girlie jones (girliejones) wrote,
girlie jones
girliejones

What you don't see

Last night after recording Galactic Suburbia, I broke the toilet. The only remaining toilet at home - there are two. And the experience and how I felt about it ties into partly what we were talking about in counselling a week or more ago. I wanted to know if my OCD was related to the onset of my disease, as discussed here previously. It wasn't something she had considered but we talked it through.

Amusingly, she mentioned that what we hadn't done was cognitive therapy because it's not really something she does. I said to her that I wouldn't have come back originally if her solution had been for me to lick a toilet - that I'm just not going to do that and I also don't think that would work for me. She agreed that she thought that method was a bit simplistic. Personally, I have no idea why one action once would completely undo a very long period of complete obsession and repetitive ritualisation. For me, if my fear was leaving the house and someone made me do it once and nothing bad happened to me, that would in no way make me think, "Oh well then, my fears are completely unfounded." The issue for me is that my fears relate, I think, to an unbalanced risk assessment - that my fears are founded on reality and science but that I have overestimated the level of risk, or deemed that level of real risk to be personally unacceptable.

That's where I'm at with that, in any case. And people around me IRL agree that I am better than I was ... but for me it's an active everyday thought process of reassuring myself that particular risks are acceptable to take. And that it's ok to deem some things unacceptable - which is one of the issues with this whole illness, the level of "normal" behaviour to which I can allow myself to return to. For example, it's acceptable to expect handwashing after going to the toilet and before preparing a meal. Funnily though, well not, is that what when I talk to people, everyone has one *thing* that they do that's a little OCD and what I have done is to take the sum of all those things and made that my lifestyle. And that in having to decide what is "unhealthy behaviour" I have had to come to a point where I say, "it's ok to do x, y and z UNLESS those things adversely impact on my ability to actively enjoy my life" and that is where I have come to in drawing a line over which I walk into crazyland/mental unhealth. And enables me to be ok with troubleshooting future potential OCD triggers, and allow the troubleshooting to actually be healthy behaviour. Like if not washing dishes for three days is going to make me feel like those plates could never get clean, then I have to wash them now, to avoid the loop of panic/anxiety. (which, you know, would be healthy - to do your dishes straight away)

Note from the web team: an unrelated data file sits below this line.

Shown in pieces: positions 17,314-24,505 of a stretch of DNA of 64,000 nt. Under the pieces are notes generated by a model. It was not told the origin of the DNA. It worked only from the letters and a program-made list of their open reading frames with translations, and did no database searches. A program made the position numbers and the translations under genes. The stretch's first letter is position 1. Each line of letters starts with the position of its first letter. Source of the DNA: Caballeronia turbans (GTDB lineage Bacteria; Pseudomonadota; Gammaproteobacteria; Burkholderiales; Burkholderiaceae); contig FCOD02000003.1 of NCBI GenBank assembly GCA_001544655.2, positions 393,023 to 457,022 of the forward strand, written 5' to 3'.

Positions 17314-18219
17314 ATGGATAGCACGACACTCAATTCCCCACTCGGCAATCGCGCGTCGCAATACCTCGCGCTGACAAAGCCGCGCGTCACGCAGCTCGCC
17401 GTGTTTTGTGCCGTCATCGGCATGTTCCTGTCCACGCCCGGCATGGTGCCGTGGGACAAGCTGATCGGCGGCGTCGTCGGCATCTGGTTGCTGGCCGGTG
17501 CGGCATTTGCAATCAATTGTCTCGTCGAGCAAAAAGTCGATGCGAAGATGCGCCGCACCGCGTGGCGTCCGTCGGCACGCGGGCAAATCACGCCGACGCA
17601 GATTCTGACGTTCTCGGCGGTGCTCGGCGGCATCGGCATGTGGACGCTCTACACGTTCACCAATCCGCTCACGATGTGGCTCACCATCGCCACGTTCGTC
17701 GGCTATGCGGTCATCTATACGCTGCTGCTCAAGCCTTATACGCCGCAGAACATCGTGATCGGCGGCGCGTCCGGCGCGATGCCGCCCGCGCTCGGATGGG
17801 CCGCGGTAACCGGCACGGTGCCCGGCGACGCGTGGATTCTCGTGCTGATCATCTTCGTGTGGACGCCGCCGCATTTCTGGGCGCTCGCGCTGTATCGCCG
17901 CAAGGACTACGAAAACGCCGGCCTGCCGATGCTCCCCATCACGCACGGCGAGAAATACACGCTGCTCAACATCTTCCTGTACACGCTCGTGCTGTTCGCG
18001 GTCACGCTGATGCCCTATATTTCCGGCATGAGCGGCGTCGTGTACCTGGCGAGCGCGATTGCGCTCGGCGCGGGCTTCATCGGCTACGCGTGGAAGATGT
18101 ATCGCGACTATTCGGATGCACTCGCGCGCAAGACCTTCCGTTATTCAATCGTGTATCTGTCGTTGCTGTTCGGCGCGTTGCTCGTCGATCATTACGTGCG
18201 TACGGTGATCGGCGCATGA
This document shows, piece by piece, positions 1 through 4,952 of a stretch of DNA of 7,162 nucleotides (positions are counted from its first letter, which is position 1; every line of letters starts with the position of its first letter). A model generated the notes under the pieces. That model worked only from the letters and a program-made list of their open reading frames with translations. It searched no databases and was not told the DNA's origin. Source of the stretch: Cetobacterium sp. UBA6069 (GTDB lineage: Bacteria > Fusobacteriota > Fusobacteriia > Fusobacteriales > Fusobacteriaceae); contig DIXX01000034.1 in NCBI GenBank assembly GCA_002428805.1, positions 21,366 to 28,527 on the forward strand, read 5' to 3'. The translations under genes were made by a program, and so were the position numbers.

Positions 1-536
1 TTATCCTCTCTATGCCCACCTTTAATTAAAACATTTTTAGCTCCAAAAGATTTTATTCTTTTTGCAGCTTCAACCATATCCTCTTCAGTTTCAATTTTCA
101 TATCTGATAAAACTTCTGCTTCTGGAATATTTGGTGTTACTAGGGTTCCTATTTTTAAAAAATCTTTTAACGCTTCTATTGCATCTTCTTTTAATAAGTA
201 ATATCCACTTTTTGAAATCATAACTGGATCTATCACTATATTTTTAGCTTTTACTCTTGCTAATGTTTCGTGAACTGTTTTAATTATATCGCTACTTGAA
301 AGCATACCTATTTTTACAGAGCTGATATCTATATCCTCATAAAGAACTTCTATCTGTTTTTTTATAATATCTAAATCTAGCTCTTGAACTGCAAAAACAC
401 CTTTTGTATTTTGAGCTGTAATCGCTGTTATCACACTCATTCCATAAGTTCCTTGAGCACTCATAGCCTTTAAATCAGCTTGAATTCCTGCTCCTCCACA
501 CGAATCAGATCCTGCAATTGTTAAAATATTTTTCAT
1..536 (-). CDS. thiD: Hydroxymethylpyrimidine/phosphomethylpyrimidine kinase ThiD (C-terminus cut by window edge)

But coming back to "but where does all this come from?" and "will I be cured of this, ever?" I discovered that maybe it's always going to be an issue of balance for me and that maybe everyone is always in an act of balancing their own worries and anxieties. And that, you know, that's the best I can hope for. Which was a bit depressing, to be honest (and only *very* briefly had me contemplating licking a toilet.)

I wanted to explore the idea that this is some kind of response to the onset of my chronic illness. I guess if it was, that would be some kind of explanation for it all? I think, if my attitude and response to Crohn's was reasonably "healthy" - I did not consider it a handicap but rather looked for ways to get on with my life, and did so - then it's not fair to really go back and look for some kind of PTSD or whatever. But what we did discuss was the ways that Crohn's impacts on my life and how I have come to manage it. Essentially, I am aware of every single thing that I eat, every single time I open my mouth and put food or drink in it. I am constantly hyperaware of every potential way that food and drink can take me down be it by hives, pustules on my hands, skin rashes, acute stomach cramps, ongoing stomach aches, diarrhea, frequent and unpleasant trips to the bathroom, wind, indigestion, nausea and constipation. And that if I am not careful, any of these can be ongoing for months at a time. So what managing my disease has taught me in a very real, repeatable way is that what I eat and how I am in the world directly affects my physical health.